Motivational Interviewing is an evidence-based therapy that works to combat the natural ambivalence that goes hand in hand with dealing with the fear of change and growth.
Oftentimes, for example, someone who is dependent on substances will enter into treatment with the best intentions, knowing the devastating effects of the substance that is being abused, but wanting to use the substance anyway. This goes beyond physical effects.
You might know that your alcohol abuse is keeping you from a personal goal, or wreaking havoc in your relationships, but you may find yourself insisting that your problem isn’t that big of a deal. Or you might hear yourself using the classic phrase, “I can stop any time I want to.”
Motivational Interviewing helps your therapist connect with you and show you that you are supported. It is a style of intervention that clarifies the empathy your therapist has for your situation and that your inward argument is not being minimized as denial or resistance.
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Motivational Interviewing helps you and your therapist recognize, as a team, your ambivalence for what it is and allows you to explore the origins of that ambivalence together. This exploration provides a foundation for you to begin the process of change and healing.
How Does Motivational Interviewing Work?
Motivational Interviewing is based on a spirit of collaboration. When you participate in this type of therapy, your therapist will engage with you in an empathetic manner in the discussion of your situation, help you realize that change is possible, identify with you where your ambivalence is coming from, and help you identify your personal goals and the journey and work it is going to take to reach them.
Motivational Interviewing is approached with three elements in mind:
- Collaboration is about you and your therapist working together as a team built on trust and understanding of your unique experiences and perspective.
- Evoking is the style in which you and your therapist will converse. You will have the space to offer your own thoughts and ideas rather than having your therapist tell you what is right or wrong.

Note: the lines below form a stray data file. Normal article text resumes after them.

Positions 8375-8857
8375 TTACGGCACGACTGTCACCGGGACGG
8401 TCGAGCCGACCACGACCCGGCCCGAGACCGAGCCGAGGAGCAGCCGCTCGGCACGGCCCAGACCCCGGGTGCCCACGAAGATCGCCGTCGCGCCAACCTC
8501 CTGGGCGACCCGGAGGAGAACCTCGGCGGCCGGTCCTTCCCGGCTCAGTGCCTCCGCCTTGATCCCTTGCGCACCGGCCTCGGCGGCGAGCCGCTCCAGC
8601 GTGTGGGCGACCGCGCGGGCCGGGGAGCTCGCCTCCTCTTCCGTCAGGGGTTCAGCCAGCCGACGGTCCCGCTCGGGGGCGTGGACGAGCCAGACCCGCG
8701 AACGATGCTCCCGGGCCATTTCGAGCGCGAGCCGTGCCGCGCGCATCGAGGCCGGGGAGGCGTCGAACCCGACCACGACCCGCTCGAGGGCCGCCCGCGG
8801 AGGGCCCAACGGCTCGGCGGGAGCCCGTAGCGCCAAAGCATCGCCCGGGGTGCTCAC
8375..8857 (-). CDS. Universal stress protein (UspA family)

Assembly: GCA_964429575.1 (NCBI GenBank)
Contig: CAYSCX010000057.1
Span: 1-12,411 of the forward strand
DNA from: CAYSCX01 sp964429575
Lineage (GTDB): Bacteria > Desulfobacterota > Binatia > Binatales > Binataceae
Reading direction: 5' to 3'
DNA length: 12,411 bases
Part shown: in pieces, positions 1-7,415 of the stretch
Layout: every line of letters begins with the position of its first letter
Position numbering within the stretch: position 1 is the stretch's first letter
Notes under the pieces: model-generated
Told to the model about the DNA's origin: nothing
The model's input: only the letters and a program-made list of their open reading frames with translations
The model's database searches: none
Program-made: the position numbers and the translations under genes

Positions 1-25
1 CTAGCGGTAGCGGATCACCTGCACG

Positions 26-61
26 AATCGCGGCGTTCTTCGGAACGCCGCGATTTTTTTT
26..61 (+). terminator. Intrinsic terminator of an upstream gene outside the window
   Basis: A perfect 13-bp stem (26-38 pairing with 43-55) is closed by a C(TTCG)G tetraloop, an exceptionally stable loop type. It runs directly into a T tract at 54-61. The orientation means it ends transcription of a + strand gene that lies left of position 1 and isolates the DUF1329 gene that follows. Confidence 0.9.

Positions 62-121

- Finally, Motivational Interviewing stresses your autonomy, as opposed to the idea of your therapist being the authority figure.
Motivational Interviewing was first designed as an intervention therapy in the treatment of alcoholism, but has since been used for a broader range of substance abuse. It has also been found effective for treating a variety of mental health disorder, including eating disorders, depression, and anxiety.
What Is the Evidence Behind Motivational Interviewing?
Research has shown Motivational Interviewing to be highly effective, particularly in the treatment of drug addiction and alcohol abuse.
In a clinical trial published by the National Institutes of Health, patients who received Motivational Interviewing had substantially higher abstinence rates. In another study of patients whose substance abuse was co-morbid with other mental illnesses, the integration of Motivational Interviewing as an intervention technique showed notable reduction in substance use in these patients up to a year after the treatments ended.
Motivational Interviewing at Clearview Treatment Programs
At Clearview, our trained Motivational Interviewing therapists can help you to effectively tackle the ambivalence that is keeping you from making a complete recovery from your substance abuse or mental health disorder. When appropriate, throughout our residential, day, and outpatient treatment programs, you will participate in Motivational Interviewing as part of your individualized treatment plan.